What does the phrase “cash on the barrelhead” mean and Where does it come from?

The phrase “cash on the barrelhead”: Immediate payment; spot cash; payment on the nail.

There is no doubt in my mind that the original scene here was the makeshift bar of the American frontier a century or more ago.

The barrel itself, under improvised conditions, served as both container and counter, or, when empty, as counter only.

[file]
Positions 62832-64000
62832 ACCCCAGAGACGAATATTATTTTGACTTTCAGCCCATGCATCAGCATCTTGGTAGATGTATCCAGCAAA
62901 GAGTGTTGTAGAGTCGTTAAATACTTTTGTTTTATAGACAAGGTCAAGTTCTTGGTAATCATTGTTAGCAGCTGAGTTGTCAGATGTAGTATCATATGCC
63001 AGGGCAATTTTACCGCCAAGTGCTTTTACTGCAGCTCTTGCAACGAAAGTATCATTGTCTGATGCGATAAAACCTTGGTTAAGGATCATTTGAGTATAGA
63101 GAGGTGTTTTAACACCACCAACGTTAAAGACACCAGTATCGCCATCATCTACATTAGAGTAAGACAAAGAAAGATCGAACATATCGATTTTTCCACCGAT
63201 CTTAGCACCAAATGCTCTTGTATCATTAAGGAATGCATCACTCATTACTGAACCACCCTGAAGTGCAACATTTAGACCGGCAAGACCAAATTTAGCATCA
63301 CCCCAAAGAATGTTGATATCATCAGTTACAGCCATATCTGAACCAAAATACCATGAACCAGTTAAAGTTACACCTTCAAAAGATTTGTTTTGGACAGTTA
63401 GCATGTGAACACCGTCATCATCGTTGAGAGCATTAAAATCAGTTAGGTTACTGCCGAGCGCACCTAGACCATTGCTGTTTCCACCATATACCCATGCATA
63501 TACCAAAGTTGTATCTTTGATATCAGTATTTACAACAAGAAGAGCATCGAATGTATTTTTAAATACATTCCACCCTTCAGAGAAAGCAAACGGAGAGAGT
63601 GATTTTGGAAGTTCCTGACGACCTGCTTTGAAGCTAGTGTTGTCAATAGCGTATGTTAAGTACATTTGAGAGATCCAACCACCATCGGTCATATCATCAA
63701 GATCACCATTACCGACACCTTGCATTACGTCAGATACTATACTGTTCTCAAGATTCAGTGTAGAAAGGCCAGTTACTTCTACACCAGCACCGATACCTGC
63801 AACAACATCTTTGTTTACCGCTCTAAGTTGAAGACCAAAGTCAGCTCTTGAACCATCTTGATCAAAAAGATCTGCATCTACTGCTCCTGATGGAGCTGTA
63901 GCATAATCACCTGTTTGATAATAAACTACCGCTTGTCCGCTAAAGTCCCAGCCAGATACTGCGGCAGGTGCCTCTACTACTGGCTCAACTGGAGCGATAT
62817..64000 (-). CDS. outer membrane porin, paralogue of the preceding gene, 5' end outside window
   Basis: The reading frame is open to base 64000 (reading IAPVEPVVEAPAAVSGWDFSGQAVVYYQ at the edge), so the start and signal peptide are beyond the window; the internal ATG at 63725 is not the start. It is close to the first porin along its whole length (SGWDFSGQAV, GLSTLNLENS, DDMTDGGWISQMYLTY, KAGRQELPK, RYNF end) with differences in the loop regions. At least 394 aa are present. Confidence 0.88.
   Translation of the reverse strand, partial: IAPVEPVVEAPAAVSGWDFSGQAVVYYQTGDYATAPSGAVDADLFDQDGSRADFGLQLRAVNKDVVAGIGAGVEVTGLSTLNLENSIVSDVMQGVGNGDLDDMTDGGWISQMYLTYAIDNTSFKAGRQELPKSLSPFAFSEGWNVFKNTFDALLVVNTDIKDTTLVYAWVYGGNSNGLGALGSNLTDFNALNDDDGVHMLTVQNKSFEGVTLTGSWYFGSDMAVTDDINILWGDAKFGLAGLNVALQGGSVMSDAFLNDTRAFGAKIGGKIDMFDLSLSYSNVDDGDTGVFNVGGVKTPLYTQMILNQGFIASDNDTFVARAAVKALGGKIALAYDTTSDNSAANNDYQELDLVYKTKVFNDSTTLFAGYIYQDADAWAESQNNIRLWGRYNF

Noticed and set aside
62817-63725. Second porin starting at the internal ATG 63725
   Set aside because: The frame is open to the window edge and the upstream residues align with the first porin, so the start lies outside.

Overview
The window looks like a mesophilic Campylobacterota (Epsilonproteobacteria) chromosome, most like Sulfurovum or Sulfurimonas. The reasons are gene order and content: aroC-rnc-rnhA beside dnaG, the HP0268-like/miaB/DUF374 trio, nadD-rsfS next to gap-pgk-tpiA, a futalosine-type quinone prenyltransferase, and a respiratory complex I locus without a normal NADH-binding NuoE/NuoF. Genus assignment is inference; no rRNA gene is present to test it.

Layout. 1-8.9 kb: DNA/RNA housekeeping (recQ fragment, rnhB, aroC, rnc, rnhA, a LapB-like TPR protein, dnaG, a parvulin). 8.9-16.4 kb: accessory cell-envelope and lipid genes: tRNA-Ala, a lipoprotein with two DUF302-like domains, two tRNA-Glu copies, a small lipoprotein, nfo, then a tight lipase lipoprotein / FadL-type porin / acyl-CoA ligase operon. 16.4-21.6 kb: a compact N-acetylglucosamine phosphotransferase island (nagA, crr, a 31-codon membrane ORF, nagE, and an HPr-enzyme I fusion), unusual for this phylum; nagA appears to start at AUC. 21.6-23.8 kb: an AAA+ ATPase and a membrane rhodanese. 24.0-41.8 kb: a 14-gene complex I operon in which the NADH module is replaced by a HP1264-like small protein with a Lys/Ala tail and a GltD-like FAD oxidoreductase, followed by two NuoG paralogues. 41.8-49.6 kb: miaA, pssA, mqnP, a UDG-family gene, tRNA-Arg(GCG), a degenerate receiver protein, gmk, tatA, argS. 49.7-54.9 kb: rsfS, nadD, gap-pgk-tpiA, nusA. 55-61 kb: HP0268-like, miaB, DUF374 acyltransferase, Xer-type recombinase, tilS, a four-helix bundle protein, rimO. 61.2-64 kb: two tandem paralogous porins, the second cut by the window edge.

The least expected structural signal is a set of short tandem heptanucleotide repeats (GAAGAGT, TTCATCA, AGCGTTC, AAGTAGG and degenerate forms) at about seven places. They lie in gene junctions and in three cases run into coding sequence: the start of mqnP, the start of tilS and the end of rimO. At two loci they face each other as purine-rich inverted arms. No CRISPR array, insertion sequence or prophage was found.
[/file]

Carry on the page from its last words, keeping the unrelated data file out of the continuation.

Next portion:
But the wise bartender trusted none of his customers and extended no credit. Nor did he dare turn to serve another lest the first vamoose, and he unable to give chase.

The expression dates back many years, but, regrettably, none but recent uses have been found.

Its modern equivalent is the weak “cash on the counter.”

About Karen Hill

Karen Hill is a freelance writer, editor, and columnist. Born in New York, her work has appeared in the Examiner, Yahoo News, Buzzfeed, among others.

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